Up Your “Getting Ready Photography” Game Today (for $4.09) … No Workshop Required!

How about a quote? It’s good to start out with a quote when you’re blogging for a legit ‘site for the first time, right? Maybe not, but we really like this quote from Dorthea Lange because it connects with us and our photography: “Photography takes an instant out of time, altering life by holding it still.” We actually really, really like it. It’s why we take pictures: to capture time; to immortalize a moment or an emotion; and to document an event that’s so special that someone hired us to capture it.


And that’s probably why we love wedding photography. It’s the best moments, the greatest emotions, and loads of different personalities all mashed up together as a couple celebrates their best day ever.

But let’s talk about that $4.09, which is likely why you clicked on this post. We recently led a photo walk at WPPI 2017 and demonstrated some of the techniques we like to use when we photograph our couples as they get ready for their weddings. It’s easily one of our favorite parts of a wedding day, and we don’t shirk away from creating art in those moments. Why? Well, we specifically want to create art for our couples because we want them to print photographs in an album and hang photographs on their walls.

Now, because we are full-time wedding and portrait photographers, parents of five children, homeschoolers, and business owners (and the list goes on, right?), we don’t always have time to fly off to a workshop or convention or tradeshow to learn about new lighting techniques, the latest and coolest gear, or whatever. Sound familiar? Even if it doesn’t, we thought we’d hook you up right now with some inexpensive options—“tools” you can grab fairly easily and pretty much use right away. It’s how we’ve taken our getting ready photographs to radder levels over the last several years.

We Use a Prism

Very often, we’ll use a prism when we photograph our couples getting ready. We use this prism and keep it accessible throughout the wedding day; it’s often in Andy’s pocket, in fact. But a prism really does take at least some regular use and practice, and you may not have the time, on your next wedding day, to experiment. So, if you do buy one, you’ll need to take some non-wedding time to figure out how to use it and see how some of your photographs might turn out once you master it. Plus, it costs a bit more than $4.09.


We Use a Convex Lens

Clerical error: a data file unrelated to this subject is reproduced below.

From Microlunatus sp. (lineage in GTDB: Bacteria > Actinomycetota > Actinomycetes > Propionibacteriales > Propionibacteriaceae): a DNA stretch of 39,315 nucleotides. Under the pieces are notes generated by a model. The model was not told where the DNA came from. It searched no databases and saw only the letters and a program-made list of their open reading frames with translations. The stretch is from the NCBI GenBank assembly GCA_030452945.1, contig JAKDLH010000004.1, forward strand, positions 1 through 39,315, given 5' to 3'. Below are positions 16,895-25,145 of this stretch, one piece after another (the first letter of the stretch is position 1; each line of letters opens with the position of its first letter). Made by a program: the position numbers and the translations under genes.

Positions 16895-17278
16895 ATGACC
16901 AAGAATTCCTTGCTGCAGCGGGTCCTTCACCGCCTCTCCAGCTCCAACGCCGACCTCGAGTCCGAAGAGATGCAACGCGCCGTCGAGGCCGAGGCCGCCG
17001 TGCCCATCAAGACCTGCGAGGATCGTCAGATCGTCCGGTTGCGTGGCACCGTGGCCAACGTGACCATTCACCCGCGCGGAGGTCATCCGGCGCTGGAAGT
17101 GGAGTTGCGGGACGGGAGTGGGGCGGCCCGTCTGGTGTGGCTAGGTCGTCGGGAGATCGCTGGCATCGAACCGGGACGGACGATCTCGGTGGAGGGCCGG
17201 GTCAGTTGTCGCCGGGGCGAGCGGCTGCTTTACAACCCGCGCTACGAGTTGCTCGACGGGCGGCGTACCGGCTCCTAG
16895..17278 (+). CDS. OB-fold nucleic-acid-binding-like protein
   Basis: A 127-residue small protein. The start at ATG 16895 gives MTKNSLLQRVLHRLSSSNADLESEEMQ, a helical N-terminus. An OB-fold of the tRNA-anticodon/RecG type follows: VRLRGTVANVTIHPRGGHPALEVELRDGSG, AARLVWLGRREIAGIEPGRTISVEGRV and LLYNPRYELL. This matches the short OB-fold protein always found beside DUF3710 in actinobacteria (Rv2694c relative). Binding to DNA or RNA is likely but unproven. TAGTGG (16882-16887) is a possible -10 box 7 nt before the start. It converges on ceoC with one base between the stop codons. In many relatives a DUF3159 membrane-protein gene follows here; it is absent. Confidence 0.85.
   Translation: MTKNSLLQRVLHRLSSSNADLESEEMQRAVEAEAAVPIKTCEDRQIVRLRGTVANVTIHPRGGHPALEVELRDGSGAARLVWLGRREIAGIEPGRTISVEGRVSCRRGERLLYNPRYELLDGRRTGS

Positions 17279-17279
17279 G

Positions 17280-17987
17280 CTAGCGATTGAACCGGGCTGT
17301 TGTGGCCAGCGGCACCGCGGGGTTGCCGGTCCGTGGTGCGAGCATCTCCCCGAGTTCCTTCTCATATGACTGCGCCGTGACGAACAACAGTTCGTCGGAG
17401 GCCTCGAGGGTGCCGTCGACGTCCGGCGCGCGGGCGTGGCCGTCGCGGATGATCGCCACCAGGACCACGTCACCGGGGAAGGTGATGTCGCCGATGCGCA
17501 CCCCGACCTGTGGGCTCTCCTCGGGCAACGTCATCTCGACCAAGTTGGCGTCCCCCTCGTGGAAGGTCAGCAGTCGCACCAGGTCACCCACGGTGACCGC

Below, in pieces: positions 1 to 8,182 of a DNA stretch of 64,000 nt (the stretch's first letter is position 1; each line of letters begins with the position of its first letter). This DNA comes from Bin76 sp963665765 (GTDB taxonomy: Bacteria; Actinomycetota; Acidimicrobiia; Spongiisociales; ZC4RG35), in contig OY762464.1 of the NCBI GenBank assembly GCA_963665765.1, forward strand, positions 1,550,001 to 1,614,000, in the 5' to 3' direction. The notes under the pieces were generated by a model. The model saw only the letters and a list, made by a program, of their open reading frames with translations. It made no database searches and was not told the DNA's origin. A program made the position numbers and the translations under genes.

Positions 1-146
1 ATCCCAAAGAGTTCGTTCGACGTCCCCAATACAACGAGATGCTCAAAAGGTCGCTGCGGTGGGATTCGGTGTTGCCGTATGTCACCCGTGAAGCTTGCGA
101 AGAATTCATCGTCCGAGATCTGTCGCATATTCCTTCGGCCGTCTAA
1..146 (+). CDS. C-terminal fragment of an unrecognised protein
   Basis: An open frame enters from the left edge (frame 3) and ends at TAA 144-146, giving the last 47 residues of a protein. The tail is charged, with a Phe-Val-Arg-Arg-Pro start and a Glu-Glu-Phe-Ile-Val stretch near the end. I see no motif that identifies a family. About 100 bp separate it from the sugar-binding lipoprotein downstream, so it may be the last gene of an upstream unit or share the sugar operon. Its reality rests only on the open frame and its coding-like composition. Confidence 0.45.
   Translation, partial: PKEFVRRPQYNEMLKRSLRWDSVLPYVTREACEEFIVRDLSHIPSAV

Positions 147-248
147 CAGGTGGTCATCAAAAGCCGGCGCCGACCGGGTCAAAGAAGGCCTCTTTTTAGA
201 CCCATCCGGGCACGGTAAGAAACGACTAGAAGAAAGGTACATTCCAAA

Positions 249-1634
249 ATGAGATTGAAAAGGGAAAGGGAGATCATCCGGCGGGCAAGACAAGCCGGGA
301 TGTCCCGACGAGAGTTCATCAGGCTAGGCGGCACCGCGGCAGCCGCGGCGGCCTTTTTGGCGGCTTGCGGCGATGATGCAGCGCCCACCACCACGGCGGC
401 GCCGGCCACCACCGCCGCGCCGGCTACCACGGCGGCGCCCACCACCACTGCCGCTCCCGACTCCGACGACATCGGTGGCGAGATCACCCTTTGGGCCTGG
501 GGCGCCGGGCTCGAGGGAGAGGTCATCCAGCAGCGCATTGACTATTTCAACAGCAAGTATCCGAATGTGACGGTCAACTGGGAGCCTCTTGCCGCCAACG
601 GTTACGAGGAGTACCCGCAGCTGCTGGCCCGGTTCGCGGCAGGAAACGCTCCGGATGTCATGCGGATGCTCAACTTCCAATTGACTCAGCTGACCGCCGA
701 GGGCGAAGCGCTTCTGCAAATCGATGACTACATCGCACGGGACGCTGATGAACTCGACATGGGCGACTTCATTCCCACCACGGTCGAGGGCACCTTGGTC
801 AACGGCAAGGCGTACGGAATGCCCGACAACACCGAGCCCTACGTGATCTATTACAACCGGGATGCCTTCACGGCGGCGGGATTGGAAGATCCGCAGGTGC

We also use a convex lens. In particular, we use this convex lens; unfortunately, they haven’t been available online for at least a year. Word on the street is that you can get them at a science supply store, if you have one in your ‘hood. We use them for all kinds of things, like macro photography and also adding bokeh and haze to photographs, especially when photographing the details. It probably isn’t something you’ll add to your kit immediately because, like the prism, it takes a bit of practice. And it’s tough to find one … and they generally cost a bit more than $4.09.


We Use LED Lights … And So Can You (Today)!

Here’s an easier route for creating artistic getting ready photographs. Buy a small string of LED lights. It’ll set you back less than five dollars, exactly $4.09 (if you click that link and if the price hasn’t gone up).


And here’s how you use ‘em:
1. Pop some AA batteries in it; we use Eneloop AAs because, well, we already have dozens in our kit.
2. Turn on the lights and hold them in front of your lens (Live View would be the preference, btw). Instant bokeh. Instant art.


3. Have fun. Yep. You should practice a bit and figure out the difference in using one light versus a few of the lights on the string. Plus, we all know that practice makes perfect. But it really is as simple as holding the lights in front of your lens. And see what you can come up with.



We want our couples to take their images off the screen and display them around their homes. We want people to stare at the canvas of their loved ones as they walk out the door on their way to work, so they are constantly reminded of how much they love them.

And while it’s fun to grab a prism, convex lens, or even that $4.09 string of lights, it’s most important to make solid connections with the people you photograph. So, after reading this post, please don’t throw LED bokeh in every getting ready shot you take, as a “fun surprise” for your bride. Start out with a few photographs and take it from there. And have fun, because if it’s not any fun, well …

All images by Andy & Amii (rad wedding & portrait photographers, who own Sunshine & Reign Photography) are copyrighted and have been used with permission for JPEGmini. Do not copy, modify, or re-post this article or its images without express permission from JPEGmini or Andy & Amii. (Share the heck out of it on social media though!) You can also check out more of Andy & Amii’s work on Instagram. Yeah!

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